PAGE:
Twins: Seriously, how about this spin?
There are plenty of players to credit for the Twins’ stellar start on the mound, which has seen them boast the second-best ERA in the game. And we don’t mean to exclude the bulls, which was cool. But the rotation of Pablo Lopez, Sonny Gray, Joe Ryan, Quinta Maeda and Tyler Mahley was… perhaps the sport’s most impressive yet?
White Sox: Spinning falters
The one thing White Sox fans haven’t had to worry about in the past is Lance Lynn. He’s the guy who shows up and gives you a head start, or better, every five days. It’s all for him. Well, maybe they should start worrying. He has a 7.31 ERA, while Michael Kubis is at 6.75 and Lucas Giolito is at 6.00. Chicago’s offense has been strong, but this team needs more rotation behind Dylan Cease.
Angels: Hunter Renfro Ascends
The Angels are always looking for that third guy to go with their star. They signed Anthony Rendon to be that person. Taylor Ward was that person at times last season. So far this season, it’s Hunter Renfro, who actually beats Mike Trout and almost beats Shuhei Ohtani. With Rendon off to another slow start, Renfroe may need to keep going.
Astros: Luis Garcia, not an ace yet
It was thought that the slow-running Garcia might have some adjustments that needed to be made early on, but this was still a pitcher that many believed could be the Astros’ Game 1 starter in the postseason. But he gets hit hard early on and, perhaps most troublingly, walks with men. It would certainly be fine, but this division seems more competitive than it has been in a while. Not that much time to find out, Louis.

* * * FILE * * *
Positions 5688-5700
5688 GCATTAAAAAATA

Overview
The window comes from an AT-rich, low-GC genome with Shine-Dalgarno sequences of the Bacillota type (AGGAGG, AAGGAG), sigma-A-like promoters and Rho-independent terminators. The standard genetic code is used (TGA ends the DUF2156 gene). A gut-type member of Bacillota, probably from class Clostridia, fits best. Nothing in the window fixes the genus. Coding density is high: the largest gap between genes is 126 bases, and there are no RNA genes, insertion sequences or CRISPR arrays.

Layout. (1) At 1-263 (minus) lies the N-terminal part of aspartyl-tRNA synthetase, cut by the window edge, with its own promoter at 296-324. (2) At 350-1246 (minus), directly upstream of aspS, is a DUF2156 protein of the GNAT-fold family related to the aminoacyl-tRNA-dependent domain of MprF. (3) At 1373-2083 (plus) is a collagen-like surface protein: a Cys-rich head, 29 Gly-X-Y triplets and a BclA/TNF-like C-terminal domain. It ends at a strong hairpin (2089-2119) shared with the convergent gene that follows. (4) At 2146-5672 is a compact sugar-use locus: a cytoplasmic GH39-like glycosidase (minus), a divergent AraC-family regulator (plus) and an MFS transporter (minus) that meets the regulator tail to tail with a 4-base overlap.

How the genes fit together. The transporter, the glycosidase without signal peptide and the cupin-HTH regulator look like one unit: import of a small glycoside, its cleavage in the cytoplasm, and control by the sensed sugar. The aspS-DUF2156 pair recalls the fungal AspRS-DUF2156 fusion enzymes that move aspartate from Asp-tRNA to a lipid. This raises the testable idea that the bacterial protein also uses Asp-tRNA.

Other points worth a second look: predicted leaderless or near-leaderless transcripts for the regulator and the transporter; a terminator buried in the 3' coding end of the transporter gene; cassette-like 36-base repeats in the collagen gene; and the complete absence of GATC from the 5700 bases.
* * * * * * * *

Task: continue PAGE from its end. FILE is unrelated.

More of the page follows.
Athletics: Who is this backup catcher?
You take what you can with the A’s, and Carlos Perez, who hasn’t played in the Majors since 2018, has eight hits and a homer in 13 batters.
Sailors: Here comes the Kelenic
Oh, my God, what if Jared Kilinick finally became a superstar? His homer at Wrigley Stadium on Wednesday was the headline-grabber, but Kilinick was showcasing everything Mariners fans (and former Mets fans) have been waiting to see the entire season. Sailors cap, if your kylink is this All year long, higher than anyone can imagine.
Rangers: The ace so far is John Gray
Of all the players the Rangers have brought in to support the rotation, Gray, along with Martín Perez (another youngster who was already here), has been the favorite so far. The Rangers will be reeling from an injury to Corey Seager, but the pitching here looks legit.
Brave: Bryce Elder isn’t going anywhere
With two weeks left in the season, Elder was sent down to Triple-A Gwinnett. But when Max Fried was injured on opening day, Elder was called in and he did a rather impressive fried impression. The 23-year-old has yet to give up racing in his first two starts.
Marlins: Jesus Lozardo might be consistent
It was impressive what the Marlins were able to do last year with the once highly respected Lozardo the top player traded to Starling Mart in 2021. Lozardo has taken an extra leap this year, amassing three starts High quality and presented better than Sai. Youth Fellow Award Winner Sandy Alcantara.
Mets: David Robertson looks like Edwin Diaz
So far, so good for substitute Diaz, who hasn’t given up a run in 6 1/3 innings pitched and made two saves. Robertson has a lot of experience, and it shows so far. It was everything the Mets could have hoped for.
Citizens: Joey Meneses has no niggers